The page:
Malheur militia snark

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The internet has responded with a wave of snarky hashtags to the self-appointed militia occupying the  visitors' center at the Malheur National Wildlife Refuge in Oregon. Many are inappropriately anti-rural (#YokelHaram, #YeeHawdists), or irrelevantly anti-southern (#YallQaeda), but in a case like this, snarky stereotype-based ridicule is a better weapon than gun battles, I guess.

And the occupiers sometimes seem to have subcontracted their PR tactics to The Onion. For example, one spokesman apparently uses the operational name "Fluffy Unicorn". Thus Amanda Peacher, "Armed Ranchers In Oregon Take Over Wildlife Refuge Building", NPR All Things Considered 1/4/2016:

AMANDA PEACHER: Protesters emerged from brick buildings at the refuge headquarters for a Sunday press briefing. This self-styled militia man identified himself as Fluffy Unicorn.

FLUFFY UNICORN: Head count, anything of that nature – none of that will be addressed for operational security.

PEACHER: Although the protesters won't reveal their numbers, fewer than 20 militiamen were visible Sunday. The protesters originally arrived in Burns, Ore., to defend local ranchers Dwight and Steven Hammond. Their prison sentences start today for arson on federal rangelands. But the Hammonds said they didn't want the militia's defense and intend to report as required. So the protesters turned their focus to this remote Malheur Wildlife Refuge 30 miles away.

AMMON BUNDY: This refuge, from its very inception, has been a tool uh of tyranny.

PEACHER: That's Ammon Bundy, the leader of this occupation. He believes the government violated the Constitution in its purchase of the refuge land back in 1908. Bundy says their mission is to put the federal lands under local control. But it's unclear by what means.

BUNDY: We do have a- a plan. That plan is going to take several months at the shortest to accomplish.

And an early appeal from one of the group's leaders asked for supporters to send "supplies or snacks or anything that may be useful" — by U.S. Mail:

This led to a certain amount of speculation about the group's degree of operational preparedness, e.g. Tim Dickinson, "Armed, Pathetic and Hungry: How the Oregon Militants' Revolutionary Plan Went Sideways", Rolling Stone 1/5/2016, or

It also inspired this variation on the Gadsden Flag: Anyhow, here's a sample of the hashtags:


  1. Jym Dyer said,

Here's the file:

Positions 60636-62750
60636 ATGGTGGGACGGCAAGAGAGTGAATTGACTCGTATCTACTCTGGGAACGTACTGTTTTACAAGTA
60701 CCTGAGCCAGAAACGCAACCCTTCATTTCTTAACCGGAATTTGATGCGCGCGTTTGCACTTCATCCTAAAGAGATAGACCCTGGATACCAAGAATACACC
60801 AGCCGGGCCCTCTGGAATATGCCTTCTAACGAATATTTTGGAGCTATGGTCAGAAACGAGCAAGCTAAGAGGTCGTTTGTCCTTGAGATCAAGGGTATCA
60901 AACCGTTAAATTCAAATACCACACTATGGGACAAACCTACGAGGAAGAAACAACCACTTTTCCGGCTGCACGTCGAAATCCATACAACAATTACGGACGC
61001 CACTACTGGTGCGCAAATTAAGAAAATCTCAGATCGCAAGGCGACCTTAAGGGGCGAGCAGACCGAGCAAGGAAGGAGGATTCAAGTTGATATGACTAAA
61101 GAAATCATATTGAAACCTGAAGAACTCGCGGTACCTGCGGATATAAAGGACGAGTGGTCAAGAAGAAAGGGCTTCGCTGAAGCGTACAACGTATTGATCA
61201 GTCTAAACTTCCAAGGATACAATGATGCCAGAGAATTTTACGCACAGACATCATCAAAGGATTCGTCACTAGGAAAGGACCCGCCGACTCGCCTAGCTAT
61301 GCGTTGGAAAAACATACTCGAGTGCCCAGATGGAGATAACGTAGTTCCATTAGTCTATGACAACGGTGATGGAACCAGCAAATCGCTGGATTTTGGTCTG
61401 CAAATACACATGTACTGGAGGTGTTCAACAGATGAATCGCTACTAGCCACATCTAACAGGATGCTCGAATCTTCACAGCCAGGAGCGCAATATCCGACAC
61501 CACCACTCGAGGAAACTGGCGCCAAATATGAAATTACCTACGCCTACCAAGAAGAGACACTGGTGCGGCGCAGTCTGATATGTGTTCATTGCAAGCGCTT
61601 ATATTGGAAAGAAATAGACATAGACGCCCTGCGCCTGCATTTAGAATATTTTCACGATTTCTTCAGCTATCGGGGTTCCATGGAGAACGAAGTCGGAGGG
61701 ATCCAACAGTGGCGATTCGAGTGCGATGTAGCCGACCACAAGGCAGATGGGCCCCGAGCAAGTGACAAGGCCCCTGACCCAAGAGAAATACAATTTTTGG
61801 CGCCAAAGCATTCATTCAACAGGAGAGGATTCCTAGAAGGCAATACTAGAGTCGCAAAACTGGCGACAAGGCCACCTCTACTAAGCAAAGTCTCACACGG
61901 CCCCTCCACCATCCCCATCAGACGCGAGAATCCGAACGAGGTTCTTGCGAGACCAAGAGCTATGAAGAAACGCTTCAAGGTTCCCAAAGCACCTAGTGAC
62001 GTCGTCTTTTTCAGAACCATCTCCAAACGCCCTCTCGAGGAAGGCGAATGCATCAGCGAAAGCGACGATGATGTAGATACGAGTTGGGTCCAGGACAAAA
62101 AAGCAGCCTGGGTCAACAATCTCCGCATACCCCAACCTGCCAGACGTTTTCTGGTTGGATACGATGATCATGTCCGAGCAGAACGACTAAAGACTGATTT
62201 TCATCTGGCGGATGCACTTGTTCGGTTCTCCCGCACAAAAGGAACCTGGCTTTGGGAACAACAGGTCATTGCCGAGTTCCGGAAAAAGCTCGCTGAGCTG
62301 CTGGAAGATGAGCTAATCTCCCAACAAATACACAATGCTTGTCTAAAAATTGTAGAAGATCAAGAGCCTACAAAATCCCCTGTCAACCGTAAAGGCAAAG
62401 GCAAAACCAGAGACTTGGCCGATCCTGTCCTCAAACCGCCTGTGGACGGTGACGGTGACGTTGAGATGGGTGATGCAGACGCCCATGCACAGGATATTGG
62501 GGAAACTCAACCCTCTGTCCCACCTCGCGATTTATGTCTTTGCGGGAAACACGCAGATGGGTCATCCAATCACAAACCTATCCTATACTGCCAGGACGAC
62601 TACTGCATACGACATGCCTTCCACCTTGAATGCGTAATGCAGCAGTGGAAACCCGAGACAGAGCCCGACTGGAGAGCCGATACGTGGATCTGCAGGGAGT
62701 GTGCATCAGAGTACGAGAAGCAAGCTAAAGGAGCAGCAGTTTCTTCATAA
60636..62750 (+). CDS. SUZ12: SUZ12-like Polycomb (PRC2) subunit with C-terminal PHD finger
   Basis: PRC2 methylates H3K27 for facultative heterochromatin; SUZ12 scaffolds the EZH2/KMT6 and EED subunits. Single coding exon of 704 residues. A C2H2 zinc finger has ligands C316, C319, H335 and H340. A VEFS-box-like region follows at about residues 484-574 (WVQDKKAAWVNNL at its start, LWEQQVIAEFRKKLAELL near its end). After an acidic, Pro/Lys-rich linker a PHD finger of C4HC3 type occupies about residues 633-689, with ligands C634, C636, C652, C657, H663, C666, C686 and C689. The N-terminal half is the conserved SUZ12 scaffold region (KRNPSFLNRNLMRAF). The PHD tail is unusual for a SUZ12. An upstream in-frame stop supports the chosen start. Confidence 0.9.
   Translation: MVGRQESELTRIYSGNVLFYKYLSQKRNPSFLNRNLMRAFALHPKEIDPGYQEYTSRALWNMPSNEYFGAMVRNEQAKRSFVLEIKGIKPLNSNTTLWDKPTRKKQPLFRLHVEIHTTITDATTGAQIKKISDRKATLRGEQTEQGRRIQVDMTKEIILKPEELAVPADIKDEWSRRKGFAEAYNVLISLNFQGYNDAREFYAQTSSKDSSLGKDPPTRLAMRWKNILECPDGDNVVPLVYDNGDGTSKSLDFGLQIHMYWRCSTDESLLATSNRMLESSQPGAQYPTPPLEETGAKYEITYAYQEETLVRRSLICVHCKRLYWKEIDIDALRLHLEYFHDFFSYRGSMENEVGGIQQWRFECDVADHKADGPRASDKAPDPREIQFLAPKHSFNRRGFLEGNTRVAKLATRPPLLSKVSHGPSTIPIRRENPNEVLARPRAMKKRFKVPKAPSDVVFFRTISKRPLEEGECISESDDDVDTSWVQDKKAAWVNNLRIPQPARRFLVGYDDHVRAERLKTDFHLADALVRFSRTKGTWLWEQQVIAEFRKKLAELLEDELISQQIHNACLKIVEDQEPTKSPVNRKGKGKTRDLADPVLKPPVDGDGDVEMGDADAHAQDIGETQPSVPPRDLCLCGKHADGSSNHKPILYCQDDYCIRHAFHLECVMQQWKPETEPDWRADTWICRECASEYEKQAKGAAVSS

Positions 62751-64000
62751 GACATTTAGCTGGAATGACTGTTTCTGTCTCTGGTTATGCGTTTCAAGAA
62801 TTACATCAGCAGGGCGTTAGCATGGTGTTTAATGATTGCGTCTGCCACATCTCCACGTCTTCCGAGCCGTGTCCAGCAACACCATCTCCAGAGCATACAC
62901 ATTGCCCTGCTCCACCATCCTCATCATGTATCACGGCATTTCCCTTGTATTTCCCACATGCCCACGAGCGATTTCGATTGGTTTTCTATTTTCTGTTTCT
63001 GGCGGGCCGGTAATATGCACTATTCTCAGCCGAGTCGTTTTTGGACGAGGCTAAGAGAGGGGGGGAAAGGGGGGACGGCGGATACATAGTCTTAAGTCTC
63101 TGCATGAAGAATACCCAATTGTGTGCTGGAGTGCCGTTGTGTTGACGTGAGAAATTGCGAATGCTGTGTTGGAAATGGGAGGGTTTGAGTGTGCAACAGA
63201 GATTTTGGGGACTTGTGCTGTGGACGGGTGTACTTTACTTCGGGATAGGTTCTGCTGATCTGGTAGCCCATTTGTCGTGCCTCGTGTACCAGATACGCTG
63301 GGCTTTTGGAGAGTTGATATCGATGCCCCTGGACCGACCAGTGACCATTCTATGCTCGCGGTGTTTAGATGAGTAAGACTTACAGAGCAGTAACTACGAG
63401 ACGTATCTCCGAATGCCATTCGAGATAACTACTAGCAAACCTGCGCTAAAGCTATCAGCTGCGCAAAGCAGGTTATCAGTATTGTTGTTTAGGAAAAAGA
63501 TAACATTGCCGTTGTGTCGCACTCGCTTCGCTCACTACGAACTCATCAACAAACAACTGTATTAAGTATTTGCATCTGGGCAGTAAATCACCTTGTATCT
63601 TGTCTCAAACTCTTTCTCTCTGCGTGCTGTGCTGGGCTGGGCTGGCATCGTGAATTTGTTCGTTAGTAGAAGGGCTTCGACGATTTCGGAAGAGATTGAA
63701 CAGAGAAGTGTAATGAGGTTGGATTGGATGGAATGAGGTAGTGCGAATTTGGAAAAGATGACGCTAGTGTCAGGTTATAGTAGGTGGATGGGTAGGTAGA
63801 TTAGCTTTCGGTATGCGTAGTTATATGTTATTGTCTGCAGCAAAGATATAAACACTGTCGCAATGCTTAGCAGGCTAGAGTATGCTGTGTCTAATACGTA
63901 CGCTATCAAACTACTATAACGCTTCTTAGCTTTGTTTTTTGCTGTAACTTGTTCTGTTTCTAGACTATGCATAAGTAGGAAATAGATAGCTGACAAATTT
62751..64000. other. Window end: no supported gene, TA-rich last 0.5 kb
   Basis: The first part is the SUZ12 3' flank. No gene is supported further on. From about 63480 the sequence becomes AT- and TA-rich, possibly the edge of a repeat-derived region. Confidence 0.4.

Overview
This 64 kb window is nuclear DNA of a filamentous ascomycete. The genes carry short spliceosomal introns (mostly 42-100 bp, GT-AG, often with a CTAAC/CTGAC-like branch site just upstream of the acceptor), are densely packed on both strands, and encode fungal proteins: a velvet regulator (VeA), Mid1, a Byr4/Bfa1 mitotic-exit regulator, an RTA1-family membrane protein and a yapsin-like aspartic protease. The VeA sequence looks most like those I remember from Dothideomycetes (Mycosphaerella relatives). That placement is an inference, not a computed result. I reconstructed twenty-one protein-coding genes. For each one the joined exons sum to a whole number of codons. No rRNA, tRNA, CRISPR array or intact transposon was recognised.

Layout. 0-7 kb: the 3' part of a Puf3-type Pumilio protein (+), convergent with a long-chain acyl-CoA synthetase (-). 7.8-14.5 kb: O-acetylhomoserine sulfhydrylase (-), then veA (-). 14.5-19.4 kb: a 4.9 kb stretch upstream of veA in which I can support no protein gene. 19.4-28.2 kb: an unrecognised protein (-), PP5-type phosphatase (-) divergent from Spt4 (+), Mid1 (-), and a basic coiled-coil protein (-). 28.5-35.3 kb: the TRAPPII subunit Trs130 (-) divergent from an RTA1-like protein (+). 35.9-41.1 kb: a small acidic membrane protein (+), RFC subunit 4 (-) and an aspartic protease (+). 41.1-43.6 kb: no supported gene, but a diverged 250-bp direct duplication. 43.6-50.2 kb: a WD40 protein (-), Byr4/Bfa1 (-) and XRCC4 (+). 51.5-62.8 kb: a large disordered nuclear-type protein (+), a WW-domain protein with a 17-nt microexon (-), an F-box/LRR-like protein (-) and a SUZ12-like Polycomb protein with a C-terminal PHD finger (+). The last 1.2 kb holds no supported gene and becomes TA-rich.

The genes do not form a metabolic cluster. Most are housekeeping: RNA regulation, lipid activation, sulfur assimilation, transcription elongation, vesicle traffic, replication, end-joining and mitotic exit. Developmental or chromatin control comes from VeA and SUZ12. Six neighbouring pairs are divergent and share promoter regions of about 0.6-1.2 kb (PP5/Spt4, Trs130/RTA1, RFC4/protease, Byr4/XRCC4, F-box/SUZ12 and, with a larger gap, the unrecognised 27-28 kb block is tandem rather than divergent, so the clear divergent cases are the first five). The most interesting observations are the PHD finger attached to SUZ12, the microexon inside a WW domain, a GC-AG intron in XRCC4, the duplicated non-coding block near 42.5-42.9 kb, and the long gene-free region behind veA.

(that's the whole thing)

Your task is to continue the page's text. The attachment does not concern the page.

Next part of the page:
January 5, 2016 @ 6:08 pm

    # I've steered clear of the anti-southern hashtags, but as a person who's shouted the occasional "yee haw" out in the wide open, I have no qualms
    about incorporating it (though #GeeHawdi makes far more sense).

    #VanillaIS and #FailQaeda are the clear winners in my book, except of course there's no consensus on their spelling.

  2. buford puser said,

    January 5, 2016 @ 6:22 pm

    I thought Cowliphate was the best one until i thought of Cowliban which i like better (sadly i am not a twitterer).

  3. Pearl Polanski said,

    January 5, 2016 @ 6:57 pm

    That Blaire Cooper guy asking for snacks…he looks like Zoolander's crazy cousin! Unfortunately he unpublished his fb page shortly after I posted this:

  4. KeithB said,

    January 5, 2016 @ 7:00 pm

    Rocky Mountain Mike on Stephanie Miller this morning came up with "#OccupyHooterville"

  5. Mark Mandel said,

    January 5, 2016 @ 7:34 pm

    @buford puser: For me, "Cowliban" first evokes "Caliban", as in The Tempest.

  6. mike said,

    January 5, 2016 @ 8:26 pm

    Someone on Facebook had a poster thing that talked about "Cosplaytriots," which I thought was clever.

  7. Pflaumbaum said,

    January 5, 2016 @ 8:44 pm

    @ Mark Mandel – that was my reaction too.

    I think I'm aesthetically adrift of the Twitter generation. "FailQuaeda"? That's not nearly phonetically close enough to work. Even "Y'allQuaeda" seems marginal to me. "Shania law" though is excellent!

    "Talibarn" would work in my accent, maybe not so well for rhotic speakers…


  8. John Hedtke said,

    January 5, 2016 @ 8:53 pm

    Okay, as much as I would like to take credit for this, I cannot. I saw this on FB myself.

    But it will give me great pleasure to share it with you here, as I'm not seeing it on the list yet.


    Okay, let's hear it! :)

  9. Theophylact said,

    January 5, 2016 @ 8:53 pm


  10. Karen Sarrow said,

    January 5, 2016 @ 8:57 pm

    Cheers on this post, your blog is fascinating, thank you! A wordsmith and pattern finder, wonderful! I was wondering if the Gadsden flag/snacks was authentic to the protestors or snark lol

  11. Daniel von Brighoff said,

    January 5, 2016 @ 10:11 pm